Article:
Local HIV care must target gays, lesbians
• Canadian Field Officer
December 15, 2006
In order to effectively prevent the spread of HIV/AIDS, studies must be done on the wider socio-economic impact on society and urgent attention must be given to vulnerable groups like men having sex with men and women with women.
This is according to Local Field Officer of the Canadian Society for International Health (CSIH), Stephanie Brunet. Brunet was speaking at the presentation of results on a study of “Perceptions and Behaviour regarding HIV/AIDS Prevention and Care among Female Sex Workers (FSW) and Men who have Sex with Men (MSM)”.
The study was conducted by Suriname Pan American Health Organisation (PAHO) Consultant, Julia Terborg, and was a collaborative effort of PAHO, CSIH and the Ministry of Health.
Brunet said marginalising of vulnerable groups like FSW and MSM, because of the secret nature of their sexual lifestyles, poses a major risk to the prevention of the pandemic.
She noted that there is a zero percent prevalence of the disease in women who have sex with women and a 25 percent prevalence in men with men since most times men adopt a bisexual lifestyle.
PAHO/WHO Representative, Dr Kathleen Israel, who echoed Brunet's sentiments, said that stigma and discrimination levels in the Caribbean remain high.
She stated that the report must serve to promote attitudinal changes in Guyana 's orientation towards gays and lesbians.
According to Dr Israel , the health care system must adopt projects geared at allowing for efficient prevention, care and assistance of these vulnerable groups.
“This, however, must be a collaborative effort between government, the community, NGOs, and the individuals themselves,” Dr Israel said.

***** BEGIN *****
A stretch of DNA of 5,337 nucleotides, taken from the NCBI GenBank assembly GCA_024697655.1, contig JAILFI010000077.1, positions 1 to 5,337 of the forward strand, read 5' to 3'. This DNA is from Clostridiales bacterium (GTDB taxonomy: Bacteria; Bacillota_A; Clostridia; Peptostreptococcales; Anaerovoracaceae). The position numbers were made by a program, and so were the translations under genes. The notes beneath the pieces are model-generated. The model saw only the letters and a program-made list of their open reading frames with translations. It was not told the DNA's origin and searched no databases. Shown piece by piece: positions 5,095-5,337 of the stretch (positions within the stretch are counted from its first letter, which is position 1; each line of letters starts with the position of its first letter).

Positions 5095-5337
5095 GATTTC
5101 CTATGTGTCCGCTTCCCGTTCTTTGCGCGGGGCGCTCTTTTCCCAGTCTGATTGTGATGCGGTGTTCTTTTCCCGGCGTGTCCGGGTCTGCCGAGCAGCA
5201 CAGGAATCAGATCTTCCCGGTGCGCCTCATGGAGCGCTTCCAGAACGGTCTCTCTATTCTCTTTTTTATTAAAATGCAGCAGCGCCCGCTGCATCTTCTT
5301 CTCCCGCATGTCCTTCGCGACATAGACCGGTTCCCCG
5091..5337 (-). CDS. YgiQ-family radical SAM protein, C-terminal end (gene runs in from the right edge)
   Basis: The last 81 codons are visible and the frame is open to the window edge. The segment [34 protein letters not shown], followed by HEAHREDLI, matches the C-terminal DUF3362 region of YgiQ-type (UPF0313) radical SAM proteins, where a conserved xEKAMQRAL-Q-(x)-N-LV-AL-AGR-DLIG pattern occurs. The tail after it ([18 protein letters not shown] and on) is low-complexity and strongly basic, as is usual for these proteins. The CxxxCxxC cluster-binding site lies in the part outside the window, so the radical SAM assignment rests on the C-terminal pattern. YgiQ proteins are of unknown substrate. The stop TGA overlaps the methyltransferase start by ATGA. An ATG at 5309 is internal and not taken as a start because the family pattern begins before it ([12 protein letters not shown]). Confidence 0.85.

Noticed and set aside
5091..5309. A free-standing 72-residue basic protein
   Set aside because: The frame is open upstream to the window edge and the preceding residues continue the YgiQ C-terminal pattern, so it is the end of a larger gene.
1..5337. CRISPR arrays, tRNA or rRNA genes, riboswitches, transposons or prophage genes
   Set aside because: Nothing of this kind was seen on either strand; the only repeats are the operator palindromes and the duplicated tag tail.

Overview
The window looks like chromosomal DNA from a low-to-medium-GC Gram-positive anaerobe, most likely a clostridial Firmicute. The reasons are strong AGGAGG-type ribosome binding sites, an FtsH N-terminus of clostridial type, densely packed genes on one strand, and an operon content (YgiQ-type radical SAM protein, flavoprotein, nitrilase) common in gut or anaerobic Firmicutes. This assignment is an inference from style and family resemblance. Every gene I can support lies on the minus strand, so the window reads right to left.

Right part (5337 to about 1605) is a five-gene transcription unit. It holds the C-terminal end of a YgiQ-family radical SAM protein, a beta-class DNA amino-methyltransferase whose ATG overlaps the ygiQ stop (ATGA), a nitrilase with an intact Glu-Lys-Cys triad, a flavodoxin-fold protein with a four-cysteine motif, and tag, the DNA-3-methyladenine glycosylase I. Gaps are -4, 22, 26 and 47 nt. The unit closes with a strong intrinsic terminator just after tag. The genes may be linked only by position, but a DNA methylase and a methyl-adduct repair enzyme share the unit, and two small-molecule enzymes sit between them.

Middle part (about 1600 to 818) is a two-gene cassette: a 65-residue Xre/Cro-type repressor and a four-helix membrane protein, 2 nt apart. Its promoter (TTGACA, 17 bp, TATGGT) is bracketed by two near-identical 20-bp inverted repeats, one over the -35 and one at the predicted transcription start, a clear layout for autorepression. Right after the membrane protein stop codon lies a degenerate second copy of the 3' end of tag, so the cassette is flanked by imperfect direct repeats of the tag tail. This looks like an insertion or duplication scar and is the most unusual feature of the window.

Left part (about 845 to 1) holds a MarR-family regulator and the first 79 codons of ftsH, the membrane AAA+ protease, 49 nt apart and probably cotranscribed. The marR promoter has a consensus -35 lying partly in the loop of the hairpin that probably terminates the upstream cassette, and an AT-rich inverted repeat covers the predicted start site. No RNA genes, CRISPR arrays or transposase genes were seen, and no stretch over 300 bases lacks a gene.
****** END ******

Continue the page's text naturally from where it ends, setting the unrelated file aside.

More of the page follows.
She noted that PAHO has already pledged its support, not only to Guyana but also to other countries in the Caribbean bent on ridding itself of the pandemic.
Minister of Health, Dr Leslie Ramsammy said that each year has seen the prevalence rate reducing with each new study.
The Minister said there are many groups that are highly vulnerable in terms of HIV prevalence.
Dr Ramsammy said the issue demands urgent attention since a national risk presents itself with the existence of such vulnerable groups.
“We are working hard but we must go above and beyond what we are doing in order to accelerate this work,” the Minister stated.
He said the study is an encouraging trend that the government must build on as Guyana has designed interventions around data provided.
“We must make the best of our resources by gathering information. Some people say why waste money on research, just go right into the intervention, but research is important and is the best approach,” Dr Ramsammy remarked.
• He added that the Ministry is working to ensure all HIV-care units are user-friendly and the national objective of reducing HIV/AIDS by intensified efforts is realised.